Pietersen's assault turns Surrey's fortunes
Surrey 113 and 216 for 4 (Pietersen 69, Maynard 63*, Hamilton-Brown 50*) lead Worcestershire 285 by 44 runs
If learning quickly is the secret to success, it should be no surprise that Kevin Pietersen has enjoyed such a fine career. Pietersen has not played on too many surfaces like this in recent years. This New Road pitch is slow, low and offering seam assistance to the bowlers and his second innings here was only his seventh in championship cricket since he became a Test player in 2005.
But, having fallen in Surrey's first innings when he was drawn into a loose drive against one that left him - the sort of shot that may well have brought four on the flat tracks of Delhi - Pietersen learned the lessons and demonstrated his fine form with a much-improved second innings performance. Coming in with his side in some peril, against a ball just 37 deliveries old and with his team two down and 161 behind, he took the game by the scruff of the neck and may well have played its defining innings. Playing straight, advancing down the pitch to negate the seam movement, leaving anything away from his body and showing the confidence to hit the ball over the top when the opportunity arose, was his highest first-class score for Surrey and his highest championship score since 2008. It was a performance that bodes well for England.
He will face sterner tests. In the absence of Alan Richardson, who was forced off the pitch with a shoulder injury in just the third over of Surrey's second innings, the lack of depth in Worcestershire's bowling was harshly exposed. With David Lucas and Richard Jones resting, Worcestershire were obliged to rely upon James Cameron's medium pace and Moeen Ali's off-spin. At one stage Pietersen plundered them for 31 in 11 deliveries, with five fours and a six coming in a ten-ball spell. It was like watching a lion wrestle a lamb.
Pietersen played a key part in much improved Surrey second innings performance. Having been obliged to follow-on 172 runs behind, combative contributions from Pietersen, Tom Maynard and Rory Hamilton-Brown raised the prospect that Surrey may yet achieve only their second win having been forced to follow-on since 1868; the previous occasion came when they defeated Gloucestershire in 1995. No side has achieved that in the championship since Kent beat Essex in 2009. The loss of Richardson, whose 73 wickets last season played such an enormous part in Worcestershire avoiding relegation, is quite colossal. A scan showed fluid on the shoulder and a decision will be made in the morning whether to risk him. It seems most unlikely he will bowl again in this game.
The trio of Pietersen, Hamilton-Brown and Maynard summed up the Surrey method of tackling adversity: if in doubt, give it a clout. Pietersen reached his half-century in 49 balls, Maynard, who treated a tired attack with disdain, made his a ball quicker and Hamilton-Brown, who thumped four of his first five balls for four, took 67. With the sun out, the ball softer and Worcestershire tiring, it was hard to avoid the conclusion that the game had turned by stumps.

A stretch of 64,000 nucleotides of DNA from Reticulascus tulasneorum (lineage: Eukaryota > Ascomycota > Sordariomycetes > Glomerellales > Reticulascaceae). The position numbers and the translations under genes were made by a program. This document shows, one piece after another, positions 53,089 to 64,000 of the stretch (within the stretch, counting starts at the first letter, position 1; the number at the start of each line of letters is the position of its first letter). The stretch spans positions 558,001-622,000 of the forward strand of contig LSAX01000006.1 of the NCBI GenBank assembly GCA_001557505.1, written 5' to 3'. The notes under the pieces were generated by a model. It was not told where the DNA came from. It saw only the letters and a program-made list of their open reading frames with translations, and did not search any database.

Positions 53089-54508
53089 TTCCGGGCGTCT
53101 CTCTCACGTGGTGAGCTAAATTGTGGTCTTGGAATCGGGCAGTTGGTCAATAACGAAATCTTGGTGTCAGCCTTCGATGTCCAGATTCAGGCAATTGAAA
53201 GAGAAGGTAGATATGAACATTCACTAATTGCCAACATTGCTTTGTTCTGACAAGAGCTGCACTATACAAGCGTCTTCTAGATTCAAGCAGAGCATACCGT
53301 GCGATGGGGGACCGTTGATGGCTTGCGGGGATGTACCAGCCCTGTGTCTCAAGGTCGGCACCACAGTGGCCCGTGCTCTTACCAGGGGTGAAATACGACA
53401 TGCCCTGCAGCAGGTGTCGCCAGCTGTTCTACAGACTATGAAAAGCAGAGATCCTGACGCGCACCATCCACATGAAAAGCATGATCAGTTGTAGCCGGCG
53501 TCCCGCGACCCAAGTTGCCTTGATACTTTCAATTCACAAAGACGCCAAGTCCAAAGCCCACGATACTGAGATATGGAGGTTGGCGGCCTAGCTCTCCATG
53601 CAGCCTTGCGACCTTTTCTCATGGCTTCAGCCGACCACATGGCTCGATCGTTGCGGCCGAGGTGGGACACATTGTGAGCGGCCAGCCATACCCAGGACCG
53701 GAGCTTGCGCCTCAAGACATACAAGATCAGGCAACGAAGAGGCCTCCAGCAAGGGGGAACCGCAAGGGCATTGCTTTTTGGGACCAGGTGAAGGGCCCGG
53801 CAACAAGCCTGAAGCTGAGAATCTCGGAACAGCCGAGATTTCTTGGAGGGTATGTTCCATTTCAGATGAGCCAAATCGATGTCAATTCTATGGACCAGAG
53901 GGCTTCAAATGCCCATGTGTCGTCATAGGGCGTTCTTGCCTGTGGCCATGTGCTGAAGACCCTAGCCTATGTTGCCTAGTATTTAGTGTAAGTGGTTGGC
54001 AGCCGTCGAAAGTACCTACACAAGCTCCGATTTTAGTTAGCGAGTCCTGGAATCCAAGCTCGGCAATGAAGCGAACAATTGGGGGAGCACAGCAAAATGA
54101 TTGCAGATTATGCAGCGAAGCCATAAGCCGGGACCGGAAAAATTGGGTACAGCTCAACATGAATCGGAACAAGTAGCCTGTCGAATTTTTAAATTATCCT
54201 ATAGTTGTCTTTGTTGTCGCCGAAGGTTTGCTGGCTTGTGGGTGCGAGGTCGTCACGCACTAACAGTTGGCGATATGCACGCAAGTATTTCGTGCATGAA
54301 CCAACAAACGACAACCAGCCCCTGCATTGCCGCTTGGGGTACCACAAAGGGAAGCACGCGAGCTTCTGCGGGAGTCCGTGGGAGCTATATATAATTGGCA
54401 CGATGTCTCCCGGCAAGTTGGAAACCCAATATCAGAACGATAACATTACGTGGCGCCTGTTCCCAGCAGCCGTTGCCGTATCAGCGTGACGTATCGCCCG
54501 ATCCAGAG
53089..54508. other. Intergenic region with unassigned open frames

"KP is clearly in a very good place at the moment," Chris Adams, Surrey's team director said afterwards. "He is very confident, very happy with his game and is striking the ball very well. He went out with one view in mind - to play a positive innings - and it gave us the momentum. We are one session away from being in the stronger position.
"Who knows where this game will end up but the thought did cross my mind that the best way of winning was to follow-on. We have all been in a situation where you have to chase down 140-150 in a couple of sessions on a wearing pitch that is getting a little bit more inconsistent in bounce, and if we can find ourselves in that position I will back us rather than Worcester."
Surrey's first innings - a sorry affair characterised by a lack of technique or application from their batsmen - was worth only 113. Even that flattered them, though. Had Daryl Mitchell, at second slip, held on to chances offered by Rudolph on one and seven - Lucas was the unfortunate bowler on each occasion - Surrey would surely have failed to reach 100. As it was, from the depths of 43 for 8, a ninth-wicket stand of 60 saved at least a few blushes. Rudolph was last man out.
Worcestershire's bowlers deserve credit, too. Lucas and Jones, in particular, bowled beautifully, with the former swinging the ball with excellent control and the latter finding seam and swing movement at a sharpish pace. Lucas tired noticeably as the day wore on but Jones, who claimed eight wickets of the 14 to fall, demonstrated impressive stamina and continued to trouble batsmen throughout the day.
This was an especially difficult day for Mark Ramprakash. Suffering a heavy cold, he was dismissed for a pair - only the third in a magnificent 26-year first-class career and the second in the championship (the other way came when Mark Ilott trapped him lbw twice for Essex in 1996) - in a miserable four hour period.
Some will look at his average for this season - just 7.75 - check his age - now 42 - and draw conclusions about his fading powers. The sun is, no doubt, setting on a remarkable career but it would be wrong to write off Ramprakash just yet. In the first innings here he received a very fine ball that swung in sharply and beat his perfectly respectable forward defensive. In the second he walked after gloving one down the leg side. As Steve Rhodes put it "He's had some very good balls and very bad luck." The story of Ramprakash's career isn't over just yet; nor is this match.
George Dobell is a senior correspondent at ESPNcricinfo